After Ann Arbor Public Schools resumed classes virtually on Wednesday, a disability-rights advocacy group asked U.S. District Court Judge Judith Levy to stop Michigan school districts from cancelling in-person classes going forward.
The Brain Injury Rights Group (BRIG) is a New York-based legal rights advocacy group that offers pro-bono services to individuals with disabilities. The group filed a temporary restraining order Wednesday against the Michigan Department of Education, AAPS and the Washtenaw Intermediate School District, calling on Judge Levy to temporarily stop Michigan school closures when the consent of parents of special education students is not given.
In their Wednesday press release, the BRIG estimated there are around 200,000 students between the ages of 3 and 21 across the state of Michigan receiving special education services. In the press release, Patrick Donohue, BRIG Founder and Chairman, also called upon Gov. Gretchen Whitmer to take action to keep schools open.
“This is a continuation of the COVID-19 crimes against our children based upon the fears of adults by corrupt union bosses and unaccountable education bureaucrats,” Donohue wrote. “Shame on those who were silent while the greatest case of child sacrifice occurs in human history! Where is Governor Gretchen Whitmer?”
The temporary restraining order is a part of a federal class-action lawsuit that was filed by AAPS parents against the same parties on June 30, 2021. The lawsuit claimed that special education students in the district regressed academically when the district switched to online education and that the students’ Individual Education Plans were changed without prior notice.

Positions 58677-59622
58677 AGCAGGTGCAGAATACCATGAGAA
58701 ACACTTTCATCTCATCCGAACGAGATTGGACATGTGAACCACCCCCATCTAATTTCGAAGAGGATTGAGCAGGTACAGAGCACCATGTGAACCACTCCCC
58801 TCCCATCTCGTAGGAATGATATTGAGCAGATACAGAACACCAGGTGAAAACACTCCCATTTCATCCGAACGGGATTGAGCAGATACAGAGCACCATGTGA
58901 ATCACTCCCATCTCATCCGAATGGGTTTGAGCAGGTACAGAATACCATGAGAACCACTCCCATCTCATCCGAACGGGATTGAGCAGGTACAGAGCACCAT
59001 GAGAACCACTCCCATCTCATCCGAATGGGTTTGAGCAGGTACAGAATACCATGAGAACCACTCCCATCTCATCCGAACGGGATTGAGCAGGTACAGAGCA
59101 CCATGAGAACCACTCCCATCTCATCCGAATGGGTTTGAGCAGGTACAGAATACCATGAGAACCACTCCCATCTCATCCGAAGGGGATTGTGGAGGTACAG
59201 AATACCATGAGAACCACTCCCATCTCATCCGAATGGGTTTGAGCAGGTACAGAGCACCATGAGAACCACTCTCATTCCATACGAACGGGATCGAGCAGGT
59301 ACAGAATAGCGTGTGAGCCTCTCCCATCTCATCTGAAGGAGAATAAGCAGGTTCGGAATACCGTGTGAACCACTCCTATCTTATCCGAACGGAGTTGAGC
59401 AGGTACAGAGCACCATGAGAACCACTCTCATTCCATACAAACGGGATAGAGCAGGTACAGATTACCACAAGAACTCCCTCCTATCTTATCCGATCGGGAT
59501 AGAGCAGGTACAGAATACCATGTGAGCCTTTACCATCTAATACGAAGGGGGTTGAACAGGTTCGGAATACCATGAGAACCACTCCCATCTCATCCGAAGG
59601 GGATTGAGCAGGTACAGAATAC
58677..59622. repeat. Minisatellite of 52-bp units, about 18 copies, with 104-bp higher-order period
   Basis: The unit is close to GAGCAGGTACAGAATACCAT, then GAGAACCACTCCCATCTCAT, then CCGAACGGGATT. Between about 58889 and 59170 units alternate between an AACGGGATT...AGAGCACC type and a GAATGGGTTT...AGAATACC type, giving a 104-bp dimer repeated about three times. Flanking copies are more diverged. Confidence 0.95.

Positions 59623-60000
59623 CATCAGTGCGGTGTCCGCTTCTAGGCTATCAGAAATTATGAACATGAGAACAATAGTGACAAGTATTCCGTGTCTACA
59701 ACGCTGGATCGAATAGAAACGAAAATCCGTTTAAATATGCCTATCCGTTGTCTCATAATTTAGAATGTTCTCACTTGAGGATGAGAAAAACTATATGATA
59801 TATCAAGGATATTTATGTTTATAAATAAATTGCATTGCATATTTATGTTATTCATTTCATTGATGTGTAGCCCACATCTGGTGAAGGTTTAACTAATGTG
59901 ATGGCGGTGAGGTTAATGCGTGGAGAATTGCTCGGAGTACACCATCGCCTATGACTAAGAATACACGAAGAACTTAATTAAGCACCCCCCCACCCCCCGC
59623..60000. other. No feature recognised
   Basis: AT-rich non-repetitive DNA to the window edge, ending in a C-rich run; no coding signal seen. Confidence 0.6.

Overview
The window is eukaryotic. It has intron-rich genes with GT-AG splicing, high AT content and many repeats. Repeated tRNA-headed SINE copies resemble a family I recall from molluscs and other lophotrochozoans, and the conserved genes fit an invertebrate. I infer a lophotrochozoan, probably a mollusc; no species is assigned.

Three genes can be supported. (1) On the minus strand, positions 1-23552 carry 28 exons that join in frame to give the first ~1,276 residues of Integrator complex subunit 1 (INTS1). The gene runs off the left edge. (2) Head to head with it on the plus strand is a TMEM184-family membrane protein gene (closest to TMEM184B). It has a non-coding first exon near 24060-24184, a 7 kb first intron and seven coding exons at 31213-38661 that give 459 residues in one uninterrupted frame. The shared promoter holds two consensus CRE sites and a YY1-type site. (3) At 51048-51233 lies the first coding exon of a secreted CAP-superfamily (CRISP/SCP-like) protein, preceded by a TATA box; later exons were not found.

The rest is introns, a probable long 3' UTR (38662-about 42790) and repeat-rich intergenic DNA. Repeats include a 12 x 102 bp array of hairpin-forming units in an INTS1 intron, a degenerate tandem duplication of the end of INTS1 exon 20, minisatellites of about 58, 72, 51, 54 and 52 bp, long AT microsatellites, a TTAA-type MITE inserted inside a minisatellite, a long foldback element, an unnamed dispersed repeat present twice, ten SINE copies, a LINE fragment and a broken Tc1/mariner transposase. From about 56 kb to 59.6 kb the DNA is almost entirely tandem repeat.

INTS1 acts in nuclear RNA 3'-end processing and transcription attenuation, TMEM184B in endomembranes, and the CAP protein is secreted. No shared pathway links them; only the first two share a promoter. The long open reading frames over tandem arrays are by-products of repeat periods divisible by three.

Although the last day of winter break was Friday, Dec. 31, 2021, for AAPS students, the district announced it would cancel classes Jan. 3 and 4 before going virtual Jan. 5 – 7. In-person classes are expected to resume Monday, Jan. 10. The district said the decision was made based on recent COVID-19 transmission data from the Washtenaw County Health Department indicating an “extraordinary rise in COVID-19 cases” throughout the Ann Arbor community.
While AAPS is under fire for pivoting to online learning after winter break, the spread of the highly-transmissible COVID-19 omicron variant has led some U-M community members to demand that the University of Michigan “e-pivot” for the first two weeks of the winter semester.
In an email to The Michigan Daily, AAPS spokesperson Andrew Cluley said the district does not comment on pending litigation. However, he said the district has continued to serve special education students through live video-conferencing sessions even as classes transition to an online format.
“Special education services will continue as scheduled via live video conference. The amount of time spent in live instruction with our students is based on need, student stamina, and teacher discretion,” Cluley wrote. “Staff may push into classes via Zoom for inclusion, and also use breakout rooms when appropriate.”
Daily News Editor Roni Kane can be reached at firstname.lastname@example.org